Submicrometer crater on the surface of a particle from the asteroid Itokawa (indicated by arrow) © ISAS/JAXA

It is previously reported that precious few Itokawa particles show submicrometer craters on their surface. An international research team led by Dr. Dennis Harries (Friedrich Schiller University Jena) has investigated these craters in details using scanning electron microscopy and transmission electron microscopy. As a result of their observations, 15 craters were confirmed on a new particle. Though particles showing such craters had also been found in previous studies, those particles showed only 1-2 craters on their surface. Thus, the new particle found by the research team shows unusual number of craters on the surface of one particle.
Also, the research team found that the crater was secondary craters formed by fragments produced by the impact process of a tiny celestial body on the surface of asteroid Itokawa.

It was thought that the presence of such small craters is an indication that the particles had been exposed on the surface of Itokawa for a long time (10,000 years or more). However, this research revealed that craters are formed as secondary craters even on particles whose surface exposure time was 1,000 years or less. This type of impact phenomenon changes the reflectance spectrum of the surface of Itokawa, and thus this is likely one major mechanism causing progression of space weathering on Itokawa.

Dr. Masayuki Uesugi (SPring-8), one of the research team members, has this to say: "Craters like this are present even on particles of the asteroid Itokawa with extremely weak gravity and exposure time of the surface material of 1,000 years or less. We were able to clearly confirm that the craters were secondary formed by impact phenomenon of celestial bodies. This fact is extremely important for understanding the process of surface evolution on the surface of celestial bodies in the solar system."

In the initial stage of analyzing particles returned by Hayabusa, there were craters found to be the traces of impact in only one case. However, in the initial analysis stage, the mechanism which produced the craters was not clear.

The research team discovered that fragments of iron-nickel alloy were stuck inside the crater. This shows that fragments of iron-nickel alloy flew in at high speed, resulting in the formation of craters. There are no large blocks of iron-nickel alloy on asteroid Itokawa. In other words, it is likely that a celestial body containing a large amount of iron-nickel alloy impacted asteroid Itokawa, and submicro craters were formed due to those fragments.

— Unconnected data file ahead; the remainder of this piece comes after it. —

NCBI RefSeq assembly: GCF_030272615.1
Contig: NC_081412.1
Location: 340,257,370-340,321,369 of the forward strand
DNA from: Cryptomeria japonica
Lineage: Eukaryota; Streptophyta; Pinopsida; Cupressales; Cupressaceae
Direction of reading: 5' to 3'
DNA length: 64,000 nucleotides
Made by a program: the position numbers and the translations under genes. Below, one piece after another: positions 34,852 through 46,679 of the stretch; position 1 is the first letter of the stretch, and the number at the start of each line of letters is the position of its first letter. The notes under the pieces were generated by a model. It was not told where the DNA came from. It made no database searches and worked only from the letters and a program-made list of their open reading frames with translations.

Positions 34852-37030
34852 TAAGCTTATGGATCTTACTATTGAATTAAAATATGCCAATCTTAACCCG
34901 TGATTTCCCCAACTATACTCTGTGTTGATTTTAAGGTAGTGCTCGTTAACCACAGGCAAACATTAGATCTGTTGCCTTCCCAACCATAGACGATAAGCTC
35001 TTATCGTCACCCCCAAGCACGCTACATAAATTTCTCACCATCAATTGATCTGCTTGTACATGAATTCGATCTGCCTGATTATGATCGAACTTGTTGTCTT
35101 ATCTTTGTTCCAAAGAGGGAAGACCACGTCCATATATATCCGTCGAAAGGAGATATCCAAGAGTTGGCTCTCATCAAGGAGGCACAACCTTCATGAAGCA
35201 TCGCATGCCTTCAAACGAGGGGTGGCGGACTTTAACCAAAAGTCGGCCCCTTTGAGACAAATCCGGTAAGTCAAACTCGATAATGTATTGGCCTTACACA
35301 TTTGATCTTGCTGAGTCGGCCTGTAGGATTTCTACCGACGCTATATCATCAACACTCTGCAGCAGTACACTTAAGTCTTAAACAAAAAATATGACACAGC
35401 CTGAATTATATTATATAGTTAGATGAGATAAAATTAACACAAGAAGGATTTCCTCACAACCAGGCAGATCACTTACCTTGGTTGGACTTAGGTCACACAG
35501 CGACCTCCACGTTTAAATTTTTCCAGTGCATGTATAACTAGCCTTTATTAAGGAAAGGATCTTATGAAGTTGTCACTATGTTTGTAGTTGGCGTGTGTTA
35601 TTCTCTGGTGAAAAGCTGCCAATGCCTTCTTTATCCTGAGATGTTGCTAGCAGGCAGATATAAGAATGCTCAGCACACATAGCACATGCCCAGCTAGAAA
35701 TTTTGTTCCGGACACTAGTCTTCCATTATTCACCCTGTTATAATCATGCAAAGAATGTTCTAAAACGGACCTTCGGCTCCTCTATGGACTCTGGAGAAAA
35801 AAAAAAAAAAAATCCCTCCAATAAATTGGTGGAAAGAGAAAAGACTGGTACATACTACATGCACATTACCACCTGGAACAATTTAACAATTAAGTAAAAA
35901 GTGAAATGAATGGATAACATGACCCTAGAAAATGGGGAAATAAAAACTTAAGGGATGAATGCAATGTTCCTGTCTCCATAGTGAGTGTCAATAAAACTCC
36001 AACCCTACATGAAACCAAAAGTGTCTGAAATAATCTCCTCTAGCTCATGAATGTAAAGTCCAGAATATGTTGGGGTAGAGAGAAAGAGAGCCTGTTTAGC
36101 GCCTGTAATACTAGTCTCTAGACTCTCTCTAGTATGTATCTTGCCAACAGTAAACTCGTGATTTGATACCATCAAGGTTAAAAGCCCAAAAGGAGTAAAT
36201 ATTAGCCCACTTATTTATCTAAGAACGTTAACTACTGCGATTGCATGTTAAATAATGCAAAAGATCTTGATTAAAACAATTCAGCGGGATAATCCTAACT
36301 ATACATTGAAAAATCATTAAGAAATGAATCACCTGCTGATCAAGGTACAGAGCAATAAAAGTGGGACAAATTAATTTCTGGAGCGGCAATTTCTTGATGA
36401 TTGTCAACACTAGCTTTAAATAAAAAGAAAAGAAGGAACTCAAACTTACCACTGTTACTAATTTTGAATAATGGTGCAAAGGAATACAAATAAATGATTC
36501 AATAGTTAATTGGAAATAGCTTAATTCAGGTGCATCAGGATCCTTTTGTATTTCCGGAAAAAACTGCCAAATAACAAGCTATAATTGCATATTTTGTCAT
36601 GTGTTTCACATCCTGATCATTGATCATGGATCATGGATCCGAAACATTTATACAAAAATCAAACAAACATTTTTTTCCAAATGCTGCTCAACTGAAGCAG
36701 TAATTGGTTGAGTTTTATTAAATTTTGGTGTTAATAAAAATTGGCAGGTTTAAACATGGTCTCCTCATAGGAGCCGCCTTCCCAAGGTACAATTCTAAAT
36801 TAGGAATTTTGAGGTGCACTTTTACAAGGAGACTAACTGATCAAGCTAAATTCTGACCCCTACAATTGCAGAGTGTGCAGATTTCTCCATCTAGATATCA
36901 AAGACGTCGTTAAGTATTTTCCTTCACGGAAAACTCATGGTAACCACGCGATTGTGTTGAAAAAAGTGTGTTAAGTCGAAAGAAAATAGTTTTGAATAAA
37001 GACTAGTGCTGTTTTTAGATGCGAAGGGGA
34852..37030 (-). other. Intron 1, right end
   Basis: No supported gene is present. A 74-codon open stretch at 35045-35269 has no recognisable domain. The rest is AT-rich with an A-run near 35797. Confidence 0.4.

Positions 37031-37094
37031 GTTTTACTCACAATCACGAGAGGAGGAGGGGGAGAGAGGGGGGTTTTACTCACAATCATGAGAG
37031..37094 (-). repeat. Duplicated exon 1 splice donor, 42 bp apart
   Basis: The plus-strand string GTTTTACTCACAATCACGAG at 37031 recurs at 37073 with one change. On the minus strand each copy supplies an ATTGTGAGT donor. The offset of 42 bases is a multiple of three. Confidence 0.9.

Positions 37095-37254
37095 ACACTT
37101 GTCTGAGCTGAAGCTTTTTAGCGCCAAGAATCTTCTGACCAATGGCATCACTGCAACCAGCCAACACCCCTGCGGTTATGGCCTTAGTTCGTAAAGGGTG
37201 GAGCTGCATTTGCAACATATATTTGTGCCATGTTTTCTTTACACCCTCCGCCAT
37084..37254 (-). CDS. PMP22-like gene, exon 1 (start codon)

Going forward, it may be possible, by investigating more craters in detail, to obtain important clues regarding the composition and size distribution of small celestial bodies which cannot be investigated through observation with telescopes and similar instruments.

According to Dr. Uesugi: "If we can understand the composition and size distribution of small celestial bodies, it may be possible to resolve questions about the difference in composition between meteorites and cosmic dust (mainly interplanetary dust particles, IDP) impinging on the earth.

Ordinary chondrites comprise the majority of meteorites, while IDP recovered in the earth's stratosphere are similar to carbonaceous chondrites containing hydrous minerals. Thus, compositions of the extraterrestrial materials found on the surface of earth vary depending on their size. Whether this is limited to objects which have fallen to earth, or whether it is true of the solar system in general, is a problem which also affects the chemical composition of all rock materials in the solar system (asteroids)."

These research results are featured in "Earth and Planetary Science Letters," an academic journal specializing in earth and planetary science.

Journal name:
Earth and Planetary Science Letters (Date: Sept. 15, 2016)

Paper title:
Secondary submicrometer impact cratering on the surface of asteroid 25143 Itokawa

Dennis Harries, Shogo Yakame, Yuzuru Karouji, Masayuki Uesugi, Falko Langenhorst

DOI No.:

These results were obtained through an international call for research on particles from the asteroid Itokawa, issued by the Astromaterials Science Research Group, Institute of Space and Astronautical Science, JAXA. This internationally solicited research is the open type whose purpose is to obtain greater scientific knowledge by issuing a broad appeal to researchers throughout the world for research themes. Previously a total of more than 40 research themes have been selected, and research using particles derived from the asteroid Itokawa is being carried out by researchers all over the world.